Video games are often seen as merely entertainment.
But to some, video games are becoming an effective teaching tool in classrooms across the country.
Daniel L. Schwartz of Stanford University makes video games a useful learning resource when paired with other teaching materials. He made this point at the AAAS annual meeting on Saturday, along with two other panelists who addressed how video games can have numerous benefits on health.
The basic structure of traditional video games depends on the idea of experience, Schwartz said. Video game companies are devoting time and effort into creating a world that users find addictive, creating a sense of motivation to continue through the game, Schwartz said.
School, Schwartz said, is based on explanation.
“You can’t really make a video game that stops in the middle and explains something, it just sort of ruins the video game,” Schwartz said. “But I don’t think that the conclusion is video games are useful for school. Good experiences prepare people to learn explanations more deeply.”
Consider military simulations. Learning happens during the debriefing, Schwartz said. Experience serves as a primer, and if you didn’t have the experience, soldiers wouldn’t retain as much from the exercises, he said. So teachers can apply this principle to teaching.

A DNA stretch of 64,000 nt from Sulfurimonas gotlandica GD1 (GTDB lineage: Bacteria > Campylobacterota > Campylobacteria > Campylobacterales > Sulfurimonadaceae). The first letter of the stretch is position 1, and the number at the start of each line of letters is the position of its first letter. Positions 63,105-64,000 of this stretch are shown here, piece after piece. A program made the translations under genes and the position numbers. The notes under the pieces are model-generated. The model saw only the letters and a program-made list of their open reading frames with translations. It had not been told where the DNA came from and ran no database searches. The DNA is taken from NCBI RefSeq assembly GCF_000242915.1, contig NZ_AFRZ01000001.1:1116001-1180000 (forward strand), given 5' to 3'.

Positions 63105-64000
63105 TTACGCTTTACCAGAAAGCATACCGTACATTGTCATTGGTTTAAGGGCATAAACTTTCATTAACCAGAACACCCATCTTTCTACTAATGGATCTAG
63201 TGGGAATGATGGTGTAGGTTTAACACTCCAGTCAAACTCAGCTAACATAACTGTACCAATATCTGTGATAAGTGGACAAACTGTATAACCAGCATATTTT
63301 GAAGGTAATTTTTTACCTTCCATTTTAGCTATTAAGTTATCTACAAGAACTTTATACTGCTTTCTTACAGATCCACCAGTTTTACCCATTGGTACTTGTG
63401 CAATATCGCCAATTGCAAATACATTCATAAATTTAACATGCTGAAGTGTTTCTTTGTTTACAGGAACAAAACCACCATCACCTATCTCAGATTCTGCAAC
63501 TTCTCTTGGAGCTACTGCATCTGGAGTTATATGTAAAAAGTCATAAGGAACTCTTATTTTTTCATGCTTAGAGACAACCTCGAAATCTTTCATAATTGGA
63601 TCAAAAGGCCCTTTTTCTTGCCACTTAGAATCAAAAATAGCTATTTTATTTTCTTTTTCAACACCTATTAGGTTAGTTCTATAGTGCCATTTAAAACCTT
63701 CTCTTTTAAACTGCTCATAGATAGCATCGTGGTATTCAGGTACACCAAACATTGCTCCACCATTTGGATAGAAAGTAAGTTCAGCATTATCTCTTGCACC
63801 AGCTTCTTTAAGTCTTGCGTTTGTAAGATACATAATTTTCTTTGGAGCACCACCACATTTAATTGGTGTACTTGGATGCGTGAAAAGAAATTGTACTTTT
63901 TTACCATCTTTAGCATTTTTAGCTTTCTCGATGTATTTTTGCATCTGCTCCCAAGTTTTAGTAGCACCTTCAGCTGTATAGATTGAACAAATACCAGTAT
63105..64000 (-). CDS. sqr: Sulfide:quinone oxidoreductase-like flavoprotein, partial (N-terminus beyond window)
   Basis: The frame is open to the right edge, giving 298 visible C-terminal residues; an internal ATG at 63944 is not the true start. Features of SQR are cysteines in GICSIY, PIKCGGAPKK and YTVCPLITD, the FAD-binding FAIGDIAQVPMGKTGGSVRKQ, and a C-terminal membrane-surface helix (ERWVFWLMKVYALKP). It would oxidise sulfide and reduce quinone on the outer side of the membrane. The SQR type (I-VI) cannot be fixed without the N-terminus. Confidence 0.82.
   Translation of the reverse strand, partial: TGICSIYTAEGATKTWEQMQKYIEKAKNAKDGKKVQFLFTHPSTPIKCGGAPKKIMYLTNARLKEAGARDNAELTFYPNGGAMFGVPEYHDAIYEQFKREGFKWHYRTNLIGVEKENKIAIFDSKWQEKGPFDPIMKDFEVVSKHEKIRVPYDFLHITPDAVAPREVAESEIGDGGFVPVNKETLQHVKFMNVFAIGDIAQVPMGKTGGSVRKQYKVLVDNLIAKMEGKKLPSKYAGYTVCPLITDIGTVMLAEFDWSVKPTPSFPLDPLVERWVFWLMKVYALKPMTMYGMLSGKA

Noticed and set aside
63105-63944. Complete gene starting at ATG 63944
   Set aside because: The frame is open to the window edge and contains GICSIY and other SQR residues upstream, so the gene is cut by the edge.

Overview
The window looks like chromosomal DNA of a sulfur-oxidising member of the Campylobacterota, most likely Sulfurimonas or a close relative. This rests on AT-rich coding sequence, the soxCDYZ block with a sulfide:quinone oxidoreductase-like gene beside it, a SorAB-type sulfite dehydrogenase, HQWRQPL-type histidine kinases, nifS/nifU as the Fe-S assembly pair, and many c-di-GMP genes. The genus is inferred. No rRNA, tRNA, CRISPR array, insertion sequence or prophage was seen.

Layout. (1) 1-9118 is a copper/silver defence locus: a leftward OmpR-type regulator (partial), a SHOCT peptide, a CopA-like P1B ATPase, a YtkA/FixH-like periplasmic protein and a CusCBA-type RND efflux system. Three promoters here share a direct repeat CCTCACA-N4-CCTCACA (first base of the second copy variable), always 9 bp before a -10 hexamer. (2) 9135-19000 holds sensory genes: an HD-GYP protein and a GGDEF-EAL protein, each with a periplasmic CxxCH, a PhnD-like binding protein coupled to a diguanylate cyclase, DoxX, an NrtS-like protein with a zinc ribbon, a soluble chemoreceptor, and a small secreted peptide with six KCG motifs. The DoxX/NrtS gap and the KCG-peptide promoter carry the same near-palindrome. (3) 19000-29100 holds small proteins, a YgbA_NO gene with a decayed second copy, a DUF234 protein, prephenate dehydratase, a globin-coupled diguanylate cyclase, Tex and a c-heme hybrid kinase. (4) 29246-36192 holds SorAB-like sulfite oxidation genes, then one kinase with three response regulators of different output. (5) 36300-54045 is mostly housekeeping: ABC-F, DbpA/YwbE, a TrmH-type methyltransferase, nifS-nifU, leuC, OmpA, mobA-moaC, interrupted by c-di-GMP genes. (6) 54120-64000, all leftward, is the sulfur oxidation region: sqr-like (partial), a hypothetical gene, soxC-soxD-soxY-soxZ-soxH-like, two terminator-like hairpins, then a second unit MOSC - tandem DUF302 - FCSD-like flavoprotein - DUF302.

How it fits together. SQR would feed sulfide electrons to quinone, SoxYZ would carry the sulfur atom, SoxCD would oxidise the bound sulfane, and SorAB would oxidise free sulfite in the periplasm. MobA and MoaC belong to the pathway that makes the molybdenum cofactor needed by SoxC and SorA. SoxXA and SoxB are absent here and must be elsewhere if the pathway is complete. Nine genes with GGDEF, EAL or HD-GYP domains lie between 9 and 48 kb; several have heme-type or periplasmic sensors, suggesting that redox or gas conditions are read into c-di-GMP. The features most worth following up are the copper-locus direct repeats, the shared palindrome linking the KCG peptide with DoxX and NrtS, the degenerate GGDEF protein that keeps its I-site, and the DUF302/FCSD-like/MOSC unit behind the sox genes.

“We can think of the video games as future learning,” he said.
Video games are becoming vehicles for education themselves. “MinecraftEdu” is the educational version of the popular commercial game “Minecraft.” It’s aimed toward getting young children interested in quantum computing by adapting certain parts of the game.
“It’s a really complex topic for an adult, let alone a kid,” said Alan Gershenfeld, president of game publisher called E-Line Media. “We’ve had close to a million downloads. Teachers and parents are saying kids are asking me about quantum science. It’s fascinating.”
But mirroring that success may not be the easiest of tasks, Gershenfeld said.
“Having managed dozens and dozens of high profile computer video games, it’s hard,” he said. “Game design is craft, it’s not a commodity.”